As a result, Sonic ended up looking less like a cool, hip re-imagination of himself, and more like a joke – a mockery of “cool,” brought about by boardroom executives and a PR department. All the game lacked was an “X-treme” athlete with his baseball hat cantered sideways, screaming, “To the max!”

Sonic Doom
With the arrival of the high-performance gaming platforms like the PS2 and Xbox, gamers were expecting new Sonic titles to really shine. In 2004, what gamers got instead was Sonic Heroes for the GameCube (then ported to the PS2, Xbox and PC).

The Sonic Team was trying to do the right thing, visually: Heroes harkened back to the original Sonic series in its look, but little else. Terrible control schemes haunted the game, and again poor camera control and numerous bugs plagued its release. Instead of focusing on Sonic and his speed, attention was split between a dozen characters with much more focus on combat.

But if combat was more of the focus in Heroes, it was all the focus in Shadow The Hedgehog, released in November 2005. Although the game focused on Shadow instead of Sonic, Sonic was a character in the game and was featured extensively. The game earned an ESRB rating of 10+ (the first Sonic title to do so), and it bombed commercially.

Ironically enough, it would be Sega’s old rival and their superb handheld platform that managed to save some of Sonic’s dignity. That same November, Developer Dimps avoided the mistakes that Sonic Team made. When they released Sonic Rush for the Nintendo DS in 2005, it paid homage back to the speedy rush of blazing through levels that made the original Sonic games such fun. It was what gamers expected in a Sonic title.

Sonic Riders was released in celebration of Sonic’s 15th anniversary on the GameCube, PS2, Xbox and PC, in 2006. The game was supposed to be about speed – only this time utilizing “Extreme Gear” (though we still have no one shouting “To the max!”). It was another tough turn for Sonic fans, as the game was “Extreme”-ly difficult and frustrating. This time, the attitude was right, but the gameplay was wrong. Most fans liked Sonic better before he started slumming with Tony Hawk.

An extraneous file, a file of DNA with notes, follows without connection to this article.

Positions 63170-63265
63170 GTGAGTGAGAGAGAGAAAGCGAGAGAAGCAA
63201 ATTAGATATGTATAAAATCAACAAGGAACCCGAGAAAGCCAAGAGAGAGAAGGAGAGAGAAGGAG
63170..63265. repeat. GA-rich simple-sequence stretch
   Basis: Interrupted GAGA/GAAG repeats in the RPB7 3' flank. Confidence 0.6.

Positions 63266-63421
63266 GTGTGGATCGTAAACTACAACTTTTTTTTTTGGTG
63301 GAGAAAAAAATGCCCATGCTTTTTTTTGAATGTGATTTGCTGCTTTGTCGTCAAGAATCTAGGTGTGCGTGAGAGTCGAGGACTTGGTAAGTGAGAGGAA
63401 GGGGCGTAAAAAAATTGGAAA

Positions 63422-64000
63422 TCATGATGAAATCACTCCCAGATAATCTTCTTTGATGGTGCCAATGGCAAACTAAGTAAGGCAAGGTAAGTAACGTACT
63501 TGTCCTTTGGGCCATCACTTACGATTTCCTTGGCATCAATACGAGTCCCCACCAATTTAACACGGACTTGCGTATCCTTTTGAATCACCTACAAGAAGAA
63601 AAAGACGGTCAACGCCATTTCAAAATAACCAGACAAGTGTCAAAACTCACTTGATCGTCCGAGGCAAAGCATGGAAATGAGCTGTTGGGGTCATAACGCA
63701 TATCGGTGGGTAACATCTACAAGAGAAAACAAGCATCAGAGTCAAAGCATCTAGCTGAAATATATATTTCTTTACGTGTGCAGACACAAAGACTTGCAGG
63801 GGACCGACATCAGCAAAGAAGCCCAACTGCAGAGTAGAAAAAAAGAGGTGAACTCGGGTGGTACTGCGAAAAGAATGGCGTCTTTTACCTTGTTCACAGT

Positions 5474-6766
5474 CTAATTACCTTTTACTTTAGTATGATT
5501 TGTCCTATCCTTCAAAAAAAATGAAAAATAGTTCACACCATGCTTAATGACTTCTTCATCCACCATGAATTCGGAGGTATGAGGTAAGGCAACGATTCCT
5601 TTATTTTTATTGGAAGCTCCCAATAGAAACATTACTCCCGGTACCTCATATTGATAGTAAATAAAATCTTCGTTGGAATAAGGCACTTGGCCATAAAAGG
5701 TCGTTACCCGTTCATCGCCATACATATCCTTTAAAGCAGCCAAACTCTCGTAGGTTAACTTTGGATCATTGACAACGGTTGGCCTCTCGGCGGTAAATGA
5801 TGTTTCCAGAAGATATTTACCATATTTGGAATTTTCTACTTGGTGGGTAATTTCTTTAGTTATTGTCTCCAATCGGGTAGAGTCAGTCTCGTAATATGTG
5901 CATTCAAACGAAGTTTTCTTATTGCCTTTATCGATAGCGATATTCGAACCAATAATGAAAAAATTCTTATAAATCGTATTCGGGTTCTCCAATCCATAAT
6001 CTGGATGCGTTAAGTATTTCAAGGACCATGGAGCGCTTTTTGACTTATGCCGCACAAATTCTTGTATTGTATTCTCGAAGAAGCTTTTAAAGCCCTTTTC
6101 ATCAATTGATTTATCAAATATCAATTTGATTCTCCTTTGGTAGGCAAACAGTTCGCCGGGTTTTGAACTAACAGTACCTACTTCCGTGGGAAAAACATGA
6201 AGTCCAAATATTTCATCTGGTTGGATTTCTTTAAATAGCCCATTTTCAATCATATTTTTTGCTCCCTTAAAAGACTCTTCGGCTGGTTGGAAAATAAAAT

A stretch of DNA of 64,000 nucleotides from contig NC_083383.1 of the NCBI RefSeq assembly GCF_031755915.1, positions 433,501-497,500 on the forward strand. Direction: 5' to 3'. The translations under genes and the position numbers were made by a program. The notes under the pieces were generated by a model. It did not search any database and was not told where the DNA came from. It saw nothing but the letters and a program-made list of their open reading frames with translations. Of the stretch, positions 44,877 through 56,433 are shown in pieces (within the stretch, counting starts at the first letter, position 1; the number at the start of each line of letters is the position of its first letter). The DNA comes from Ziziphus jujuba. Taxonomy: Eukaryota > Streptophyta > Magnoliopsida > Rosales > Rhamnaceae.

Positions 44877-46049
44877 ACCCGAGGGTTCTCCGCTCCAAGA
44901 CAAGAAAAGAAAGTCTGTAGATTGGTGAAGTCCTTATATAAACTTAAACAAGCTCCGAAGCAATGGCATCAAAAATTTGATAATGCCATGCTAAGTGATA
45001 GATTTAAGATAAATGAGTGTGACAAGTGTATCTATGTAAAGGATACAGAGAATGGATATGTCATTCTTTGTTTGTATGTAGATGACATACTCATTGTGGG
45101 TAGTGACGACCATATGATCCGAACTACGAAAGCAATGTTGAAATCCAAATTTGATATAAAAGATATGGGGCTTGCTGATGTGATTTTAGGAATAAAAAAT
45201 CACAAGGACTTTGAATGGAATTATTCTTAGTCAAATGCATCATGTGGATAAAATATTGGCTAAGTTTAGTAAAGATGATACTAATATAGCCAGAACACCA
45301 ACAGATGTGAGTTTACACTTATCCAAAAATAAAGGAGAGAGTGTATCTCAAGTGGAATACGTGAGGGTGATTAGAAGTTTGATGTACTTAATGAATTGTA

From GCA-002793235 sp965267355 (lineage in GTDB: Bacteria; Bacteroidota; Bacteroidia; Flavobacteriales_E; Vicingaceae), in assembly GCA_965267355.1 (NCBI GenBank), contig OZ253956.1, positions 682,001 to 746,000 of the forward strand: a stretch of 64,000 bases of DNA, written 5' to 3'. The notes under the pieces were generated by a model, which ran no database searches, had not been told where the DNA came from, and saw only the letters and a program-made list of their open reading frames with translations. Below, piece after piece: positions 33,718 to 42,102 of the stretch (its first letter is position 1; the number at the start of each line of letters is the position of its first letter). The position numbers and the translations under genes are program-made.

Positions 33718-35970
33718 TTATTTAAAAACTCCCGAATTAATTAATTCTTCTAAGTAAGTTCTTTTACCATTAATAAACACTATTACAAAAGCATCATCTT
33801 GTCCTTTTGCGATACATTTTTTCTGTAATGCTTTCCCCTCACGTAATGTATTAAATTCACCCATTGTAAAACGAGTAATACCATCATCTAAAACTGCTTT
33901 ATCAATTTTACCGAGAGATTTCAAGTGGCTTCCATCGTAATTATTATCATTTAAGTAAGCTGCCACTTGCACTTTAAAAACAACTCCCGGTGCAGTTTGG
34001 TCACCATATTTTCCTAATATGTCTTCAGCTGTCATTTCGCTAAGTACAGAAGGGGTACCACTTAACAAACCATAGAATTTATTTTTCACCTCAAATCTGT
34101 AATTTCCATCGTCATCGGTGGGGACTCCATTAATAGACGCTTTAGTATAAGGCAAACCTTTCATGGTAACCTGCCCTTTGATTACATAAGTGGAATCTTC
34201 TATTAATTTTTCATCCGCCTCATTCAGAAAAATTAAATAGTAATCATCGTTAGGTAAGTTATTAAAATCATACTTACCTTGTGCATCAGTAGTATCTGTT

Then came Sonic The Hedgehog for the Xbox 360 (and soon the PS3). Instead of re-imagining Sonic, as the title seemed to imply, the game followed right along with much of what had come before: poor control, buggy code, and horrific camera control .

Sonic Symbol?
Sonic is no longer the mascot gamers grew up loving. His image is completely muddied and iconic of nothing. He can’t be counted on for fun gameplay, he isn’t symbolic of a powerful and fast system – you can’t even associate him with family-friendly titles. Perhaps it was because Sega no longer focused on a sole platform, or perhaps it was because of too many incarnations to keep straight, but Sonic himself is no longer focused on a central message. Sonic, is no longer Sonic.

Sonic may never regain the market significance he once had, but few other mascots ever single-handedly played such a pivotal role in the world of videogames. No matter what came after his first appearance, no matter what is still to come, Sonic was an incredible influence on the world of gaming and will always have a place in our hearts. And maybe some day he’ll be fast again. Maybe someday, once more, he’ll scream. We can only hope.

Shawn “Kwip” Williams is the founder of N3 (NeenerNeener.Net), where he toils away documenting his adventures as the worst MMOG and pen-and-paper RPG player in recorded history.